Modern Midges by Rick Takahashi & Jerry Hubka

San Juan River Mayflies
 Mayflies represent the food source most commonly associated with fly fishing.  Historically speaking, the early English fly fishers considered fishing dry flies on the surface to imitate hatching Mayflies the most elevated form of fly fishing.  As fly fishing has evolved over the years it has become apparent that in addition to trout feeding on newly emerged mayfly duns on the rivers surface, they also feed on Nymphal mayfly forms, mayfly emergers and mayfly spinners which have reached the end of their life cycles.  Stomach samples indicate that the various Nymphal forms and mayfly emergers are the most common of the mayfly food sources.  As with Midges, Mayflies begin with the female depositing fertilized eggs at or below the waters surface.  These eggs sink to the bottom and develop into Nymphs forming a distinct head, small antennae, thorax with wingpads, legs, a segmented and tapered abdomen with gills down the sides and 2 - 3 short tails.   Mayfly Nymphs have an external skeleton which may be discarded several times as the size of the Nymph increases.  After molting, the mayfly Nymph develops a new external skeleton from its outer skin surfaces.  Various mayfly species prefer different bottom and current speeds making the Nymphal form available to trout in many different water types.  Most mayfly species are considered to have a year long lifespan from egg to adult, so there is an extended development time as the Nymph develops into an adult.  Mayfly Nymphs are mobile with the ability to move through the bottom and current becoming noticeable to trout as a food source at these times.  Once the Nymphs develop fully they rise to the surface of the water, shed their Nymphal exoskeleton and emerge as an air breathing, sexually immature mayfly dun.  The mayfly dun is present on the water surface only long enough to fully shed the Nymphal exoskeleton and dry the wings, but this takes a few monents.  During this period the Mayflies may appear on the surface of the water with their wings upright in a "sailboat" type shape.  Once the wings dry, the duns quickly escape to nearby streamside vegetation where they continue maturing into adults.  Within a day or two, the duns finish maturing into sexually mature imago's, mate, deliver fertilized eggs to the water and then die as spinners.  The San Juan has mayfly hatches virtually every month of the year of the small "baetis" variety, commonly called Blue Winged Olive.   In addition, a larger Pale Morning Dun comes off in  mid to late summer months.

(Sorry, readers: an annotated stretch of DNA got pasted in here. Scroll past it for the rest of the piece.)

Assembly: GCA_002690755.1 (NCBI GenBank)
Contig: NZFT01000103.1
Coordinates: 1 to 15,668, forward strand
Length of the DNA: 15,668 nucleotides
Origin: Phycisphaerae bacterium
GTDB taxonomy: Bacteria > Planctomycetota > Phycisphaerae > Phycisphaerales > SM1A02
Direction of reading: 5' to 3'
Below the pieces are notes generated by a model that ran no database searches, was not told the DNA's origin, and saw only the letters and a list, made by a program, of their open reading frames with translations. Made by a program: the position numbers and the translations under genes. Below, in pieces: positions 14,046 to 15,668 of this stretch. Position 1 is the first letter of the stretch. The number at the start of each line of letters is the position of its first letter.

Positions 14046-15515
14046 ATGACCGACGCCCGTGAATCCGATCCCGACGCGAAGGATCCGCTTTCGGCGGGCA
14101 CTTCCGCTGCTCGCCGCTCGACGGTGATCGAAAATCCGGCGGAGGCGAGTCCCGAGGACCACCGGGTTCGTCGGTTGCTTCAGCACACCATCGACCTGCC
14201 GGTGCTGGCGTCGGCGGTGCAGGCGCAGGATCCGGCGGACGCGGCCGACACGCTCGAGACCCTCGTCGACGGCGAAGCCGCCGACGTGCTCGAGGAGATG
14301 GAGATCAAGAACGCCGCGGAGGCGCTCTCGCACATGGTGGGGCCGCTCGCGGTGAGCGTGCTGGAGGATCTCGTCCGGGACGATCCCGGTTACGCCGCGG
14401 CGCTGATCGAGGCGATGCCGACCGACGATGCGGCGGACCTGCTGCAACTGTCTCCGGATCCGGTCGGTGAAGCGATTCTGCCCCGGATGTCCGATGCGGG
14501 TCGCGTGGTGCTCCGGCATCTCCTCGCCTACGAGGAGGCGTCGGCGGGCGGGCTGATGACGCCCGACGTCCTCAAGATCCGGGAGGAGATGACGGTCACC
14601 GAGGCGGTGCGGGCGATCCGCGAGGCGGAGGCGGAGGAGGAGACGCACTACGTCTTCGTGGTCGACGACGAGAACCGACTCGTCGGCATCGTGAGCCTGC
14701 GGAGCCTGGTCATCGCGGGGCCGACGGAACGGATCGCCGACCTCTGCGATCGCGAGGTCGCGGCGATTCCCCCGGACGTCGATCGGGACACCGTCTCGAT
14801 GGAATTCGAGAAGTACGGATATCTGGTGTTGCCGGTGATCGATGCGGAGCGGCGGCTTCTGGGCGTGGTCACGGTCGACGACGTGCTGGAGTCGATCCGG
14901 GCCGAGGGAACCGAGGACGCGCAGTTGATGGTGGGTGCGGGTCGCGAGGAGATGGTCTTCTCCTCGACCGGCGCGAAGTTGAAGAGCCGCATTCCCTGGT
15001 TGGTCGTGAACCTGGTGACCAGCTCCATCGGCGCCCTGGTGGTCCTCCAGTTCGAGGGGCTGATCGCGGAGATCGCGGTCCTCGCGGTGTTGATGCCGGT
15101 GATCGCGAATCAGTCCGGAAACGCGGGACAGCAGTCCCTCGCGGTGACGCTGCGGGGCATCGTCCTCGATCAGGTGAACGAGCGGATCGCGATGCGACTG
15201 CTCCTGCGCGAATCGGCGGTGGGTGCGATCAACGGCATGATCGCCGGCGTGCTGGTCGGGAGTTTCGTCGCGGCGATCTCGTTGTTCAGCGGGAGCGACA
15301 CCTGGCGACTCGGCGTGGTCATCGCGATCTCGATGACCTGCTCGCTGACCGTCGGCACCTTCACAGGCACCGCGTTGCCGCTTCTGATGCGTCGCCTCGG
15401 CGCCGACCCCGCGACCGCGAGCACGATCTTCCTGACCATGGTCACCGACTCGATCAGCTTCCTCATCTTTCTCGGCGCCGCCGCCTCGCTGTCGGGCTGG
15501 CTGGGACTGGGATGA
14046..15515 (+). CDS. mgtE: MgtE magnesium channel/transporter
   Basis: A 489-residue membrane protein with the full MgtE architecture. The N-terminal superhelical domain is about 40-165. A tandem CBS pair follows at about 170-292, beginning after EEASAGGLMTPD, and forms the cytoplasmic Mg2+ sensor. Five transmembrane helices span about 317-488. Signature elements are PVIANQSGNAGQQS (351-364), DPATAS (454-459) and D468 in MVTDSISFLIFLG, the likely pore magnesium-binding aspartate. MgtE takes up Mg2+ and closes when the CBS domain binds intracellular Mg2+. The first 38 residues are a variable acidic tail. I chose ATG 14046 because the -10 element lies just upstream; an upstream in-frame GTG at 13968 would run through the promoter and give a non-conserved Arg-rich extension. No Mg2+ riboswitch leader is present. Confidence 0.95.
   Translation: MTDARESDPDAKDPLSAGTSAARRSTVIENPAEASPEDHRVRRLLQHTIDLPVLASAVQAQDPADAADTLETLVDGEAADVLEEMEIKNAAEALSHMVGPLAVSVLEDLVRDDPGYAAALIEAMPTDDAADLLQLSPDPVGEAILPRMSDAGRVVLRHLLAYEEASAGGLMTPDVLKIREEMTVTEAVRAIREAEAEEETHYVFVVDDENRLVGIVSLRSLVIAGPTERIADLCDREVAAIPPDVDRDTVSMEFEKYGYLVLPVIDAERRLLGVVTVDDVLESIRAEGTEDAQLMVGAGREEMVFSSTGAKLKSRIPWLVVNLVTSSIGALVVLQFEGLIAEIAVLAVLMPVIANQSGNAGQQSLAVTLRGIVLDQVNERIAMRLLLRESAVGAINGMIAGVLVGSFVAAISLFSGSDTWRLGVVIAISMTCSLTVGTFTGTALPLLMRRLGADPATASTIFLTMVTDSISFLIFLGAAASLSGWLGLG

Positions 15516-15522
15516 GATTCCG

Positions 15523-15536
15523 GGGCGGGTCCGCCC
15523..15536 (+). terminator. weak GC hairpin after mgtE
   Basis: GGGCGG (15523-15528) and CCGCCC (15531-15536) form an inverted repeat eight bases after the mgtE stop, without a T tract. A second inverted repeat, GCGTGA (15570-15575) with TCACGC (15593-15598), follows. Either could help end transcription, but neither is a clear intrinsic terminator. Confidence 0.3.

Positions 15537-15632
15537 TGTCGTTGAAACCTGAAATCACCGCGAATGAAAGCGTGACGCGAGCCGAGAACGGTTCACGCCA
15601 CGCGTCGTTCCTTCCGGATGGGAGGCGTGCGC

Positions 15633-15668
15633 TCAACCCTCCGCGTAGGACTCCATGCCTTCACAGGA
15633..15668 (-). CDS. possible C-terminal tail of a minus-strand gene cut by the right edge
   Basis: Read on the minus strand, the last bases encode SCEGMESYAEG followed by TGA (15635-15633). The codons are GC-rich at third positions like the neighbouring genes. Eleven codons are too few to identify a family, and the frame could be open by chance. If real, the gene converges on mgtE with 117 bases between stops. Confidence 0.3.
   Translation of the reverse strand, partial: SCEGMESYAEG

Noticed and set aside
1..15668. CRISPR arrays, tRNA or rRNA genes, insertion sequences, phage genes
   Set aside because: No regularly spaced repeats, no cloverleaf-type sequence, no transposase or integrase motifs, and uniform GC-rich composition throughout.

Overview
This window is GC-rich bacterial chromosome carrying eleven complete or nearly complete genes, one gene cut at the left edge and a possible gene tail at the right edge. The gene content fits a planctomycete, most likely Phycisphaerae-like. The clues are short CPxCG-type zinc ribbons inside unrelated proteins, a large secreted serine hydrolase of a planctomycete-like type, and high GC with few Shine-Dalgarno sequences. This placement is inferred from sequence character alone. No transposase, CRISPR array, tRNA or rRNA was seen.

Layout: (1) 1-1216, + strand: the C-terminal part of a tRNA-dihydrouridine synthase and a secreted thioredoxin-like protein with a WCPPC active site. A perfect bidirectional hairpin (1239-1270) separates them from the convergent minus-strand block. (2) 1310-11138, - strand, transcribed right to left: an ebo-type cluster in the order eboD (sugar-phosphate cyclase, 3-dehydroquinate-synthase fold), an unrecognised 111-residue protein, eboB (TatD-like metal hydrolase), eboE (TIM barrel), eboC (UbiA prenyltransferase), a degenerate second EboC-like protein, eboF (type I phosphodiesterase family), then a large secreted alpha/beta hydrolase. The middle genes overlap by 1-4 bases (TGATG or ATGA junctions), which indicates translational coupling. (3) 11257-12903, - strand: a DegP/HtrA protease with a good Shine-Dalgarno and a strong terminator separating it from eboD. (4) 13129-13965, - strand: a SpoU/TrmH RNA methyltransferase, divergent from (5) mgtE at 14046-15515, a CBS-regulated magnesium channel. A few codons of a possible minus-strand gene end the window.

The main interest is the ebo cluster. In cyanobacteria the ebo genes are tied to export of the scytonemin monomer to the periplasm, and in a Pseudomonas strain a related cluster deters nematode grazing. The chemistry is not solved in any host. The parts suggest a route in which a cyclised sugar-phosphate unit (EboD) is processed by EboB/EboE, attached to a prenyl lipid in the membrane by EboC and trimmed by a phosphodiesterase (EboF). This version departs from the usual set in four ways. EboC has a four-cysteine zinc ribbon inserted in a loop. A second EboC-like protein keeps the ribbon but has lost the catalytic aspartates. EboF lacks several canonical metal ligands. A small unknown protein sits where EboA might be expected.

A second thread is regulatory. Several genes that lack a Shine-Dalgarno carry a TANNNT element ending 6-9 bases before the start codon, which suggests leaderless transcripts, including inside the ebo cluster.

Modern Midges by Rick Takahashi & Jerry Hubka

Annelids and Aquatic Worms
The San Juan worm pattern is well known throughout the fly fishing community as an effective Nymph pattern.  The reason for this in the San Juan River is that there are several Aquatic Worm species available to trout, generally year round.  These species are present in the Quality Water as well as the Lower River.  Usually these are small worms, generally less than 2" that are available in different colors including tans and reds.  Often, small midges in the larval form resemble "worms" and are mistakenly identified by fishermen as annelids.